Lots of things can go wrong with a garage door, and most are easy to fix. But problems involving the garage door tension spring are more serious.
The garage door tension springs provide lifting force for the heavy door and are under tremendous tension—get careless, and they can hurt you
If you use the correct tools and follow our instructions, you can rebuild the entire torsion spring system in just a few hours, with no side trips to the YNS Garage Door.
We won’t cover how to replace garage door extension spring systems in this story. But we’ll show you garage door spring replacement on the more common torsion springs, the kind that mounts on a bar above the garage door.
Depending on where you live, doing this garage door spring replacement job yourself might save you $200 or more.
Then again, it might save you less than $50. So before you spend several hours fixing your garage door, it’s a good idea to gather a few professional estimates for garage door spring replacement.
Start your garage door spring replacement project by getting a rough measurement of your springs (length and diameter).
Then measure the width and height of your door. Make sure the quote includes the trip charge, parts and labor. Then ask for a price based on 7×19 lift cables and double-life springs.
Those items will give you more years of service and should only add $65 to the price.
Unwind the unbroken spring
Remove the two nuts and bolts that fasten the stationary spring cones to the center bracket. Then slide the springs toward the end brackets.
If a spring or cable breaks while your cars are parked inside, the garage door won’t open and you’ll be stranded. Getting emergency evening or weekend service from a garage door professional can easily cost $400. However, if you can get your vehicles out of the garage, you can postpone the repair to get normal weekday repair rates.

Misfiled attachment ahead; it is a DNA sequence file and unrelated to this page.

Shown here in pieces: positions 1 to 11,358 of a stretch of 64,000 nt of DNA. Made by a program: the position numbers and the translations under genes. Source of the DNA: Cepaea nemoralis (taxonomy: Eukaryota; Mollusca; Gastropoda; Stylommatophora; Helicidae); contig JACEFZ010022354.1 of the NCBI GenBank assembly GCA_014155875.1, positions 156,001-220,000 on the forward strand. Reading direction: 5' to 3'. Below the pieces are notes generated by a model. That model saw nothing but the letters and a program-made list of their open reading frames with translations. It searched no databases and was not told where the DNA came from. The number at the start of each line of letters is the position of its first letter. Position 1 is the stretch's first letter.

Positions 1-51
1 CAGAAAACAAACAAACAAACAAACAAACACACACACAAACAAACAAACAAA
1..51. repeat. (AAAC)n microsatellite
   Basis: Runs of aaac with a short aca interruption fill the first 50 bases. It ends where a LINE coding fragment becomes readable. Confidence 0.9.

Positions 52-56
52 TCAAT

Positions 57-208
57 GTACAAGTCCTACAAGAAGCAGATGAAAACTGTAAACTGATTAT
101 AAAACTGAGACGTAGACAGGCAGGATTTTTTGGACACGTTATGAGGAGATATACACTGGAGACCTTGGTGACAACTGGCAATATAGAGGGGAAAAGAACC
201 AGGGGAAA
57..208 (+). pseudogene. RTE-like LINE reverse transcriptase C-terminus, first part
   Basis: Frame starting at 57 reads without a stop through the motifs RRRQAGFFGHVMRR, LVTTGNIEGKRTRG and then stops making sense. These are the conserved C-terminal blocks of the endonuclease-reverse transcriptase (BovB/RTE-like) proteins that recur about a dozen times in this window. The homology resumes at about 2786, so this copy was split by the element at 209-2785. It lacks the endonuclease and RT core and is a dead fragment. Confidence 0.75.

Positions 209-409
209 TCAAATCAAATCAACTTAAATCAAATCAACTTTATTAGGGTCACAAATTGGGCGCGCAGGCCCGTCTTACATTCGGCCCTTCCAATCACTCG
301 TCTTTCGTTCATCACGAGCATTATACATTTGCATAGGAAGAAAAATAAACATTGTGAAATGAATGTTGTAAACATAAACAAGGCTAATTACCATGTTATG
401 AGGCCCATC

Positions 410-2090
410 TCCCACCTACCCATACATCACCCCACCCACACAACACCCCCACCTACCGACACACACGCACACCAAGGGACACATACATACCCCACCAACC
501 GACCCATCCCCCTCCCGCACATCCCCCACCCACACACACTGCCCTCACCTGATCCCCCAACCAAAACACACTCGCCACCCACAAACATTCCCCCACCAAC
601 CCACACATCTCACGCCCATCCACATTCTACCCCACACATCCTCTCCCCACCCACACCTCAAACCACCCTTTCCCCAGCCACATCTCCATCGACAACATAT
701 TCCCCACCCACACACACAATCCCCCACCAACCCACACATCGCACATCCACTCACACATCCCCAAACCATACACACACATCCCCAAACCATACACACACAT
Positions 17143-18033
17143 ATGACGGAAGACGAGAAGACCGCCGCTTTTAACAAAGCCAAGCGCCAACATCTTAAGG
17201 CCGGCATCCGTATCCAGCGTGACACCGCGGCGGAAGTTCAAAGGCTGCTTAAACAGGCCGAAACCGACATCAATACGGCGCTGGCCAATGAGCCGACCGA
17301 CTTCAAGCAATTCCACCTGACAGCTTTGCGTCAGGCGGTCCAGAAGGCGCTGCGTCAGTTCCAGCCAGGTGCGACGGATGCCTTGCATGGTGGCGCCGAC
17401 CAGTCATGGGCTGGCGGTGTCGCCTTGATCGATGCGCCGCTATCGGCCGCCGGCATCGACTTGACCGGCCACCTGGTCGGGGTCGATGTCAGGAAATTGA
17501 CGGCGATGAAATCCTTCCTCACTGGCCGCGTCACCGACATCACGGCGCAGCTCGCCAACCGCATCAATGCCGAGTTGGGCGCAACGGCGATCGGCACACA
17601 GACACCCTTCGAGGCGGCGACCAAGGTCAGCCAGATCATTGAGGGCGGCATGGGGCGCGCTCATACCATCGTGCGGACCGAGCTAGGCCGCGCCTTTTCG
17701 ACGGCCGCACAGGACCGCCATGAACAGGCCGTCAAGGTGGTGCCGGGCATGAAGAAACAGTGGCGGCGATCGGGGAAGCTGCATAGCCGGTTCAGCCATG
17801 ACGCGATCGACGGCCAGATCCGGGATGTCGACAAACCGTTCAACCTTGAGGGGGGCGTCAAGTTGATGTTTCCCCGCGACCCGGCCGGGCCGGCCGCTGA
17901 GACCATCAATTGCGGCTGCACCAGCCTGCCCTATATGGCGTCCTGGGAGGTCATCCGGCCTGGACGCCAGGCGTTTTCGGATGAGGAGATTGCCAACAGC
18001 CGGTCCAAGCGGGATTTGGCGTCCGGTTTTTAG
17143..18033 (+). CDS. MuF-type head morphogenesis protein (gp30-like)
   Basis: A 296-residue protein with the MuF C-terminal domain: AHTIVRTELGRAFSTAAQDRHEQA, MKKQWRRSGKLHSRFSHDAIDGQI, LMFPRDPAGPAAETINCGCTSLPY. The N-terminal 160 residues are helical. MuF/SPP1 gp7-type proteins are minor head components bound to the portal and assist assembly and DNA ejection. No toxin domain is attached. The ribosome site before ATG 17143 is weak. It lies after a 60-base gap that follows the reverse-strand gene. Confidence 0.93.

If you want to do the repair yourself, get several phone estimates first, because rates vary widely among service companies. Most garage doors are heavy (200 to 300 lbs.), so call in three strong friends to help you lift the door and hold it open while you lock it in the full raised position with a locking pliers. Then move your vehicles and have your friends help you lower the door.
Snap a locking pliers or a C-clamp onto the center bracket to hold the torsion tube in the bracket. Then loosen the setscrews on the left and right lift cable drums and disconnect the lift cables.
Starting on the left side of the door, slide the torsion tube to the right so you can remove the cable drum. Then slide the old spring off the tube.
Grab a tape measure and press the hook between two spring coils and note the length of 20 coils. Then measure 40 coils. Convert the measurements to a decimal (4-1/2 in. to 4.5 in., or 4-1/8 to 4.125, for example). Divide the two measurements by 20 and 40 to obtain the spring’s wire diameter. Here’s an example: 4.50 divided by 20 = .225-in. wire diameter; 9.0 divided by 40 = .225-in. wire diameter. If the two results match, you’ve measured correctly.
View the end of each spring to determine its wind direction, or “hand.” If the end of the spring is pointing up on the right, it’s a right-hand wind. If the end is pointing up on the left, it’s a left-hand wind. Doors with two springs will always have a left- and a right-hand spring.
Measure the inner diameter of the broken spring as shown. Loosen the setscrews on the broken spring and slide the broken portion over to meet the stationary section. Measure the overall length of the springs (not including the cones).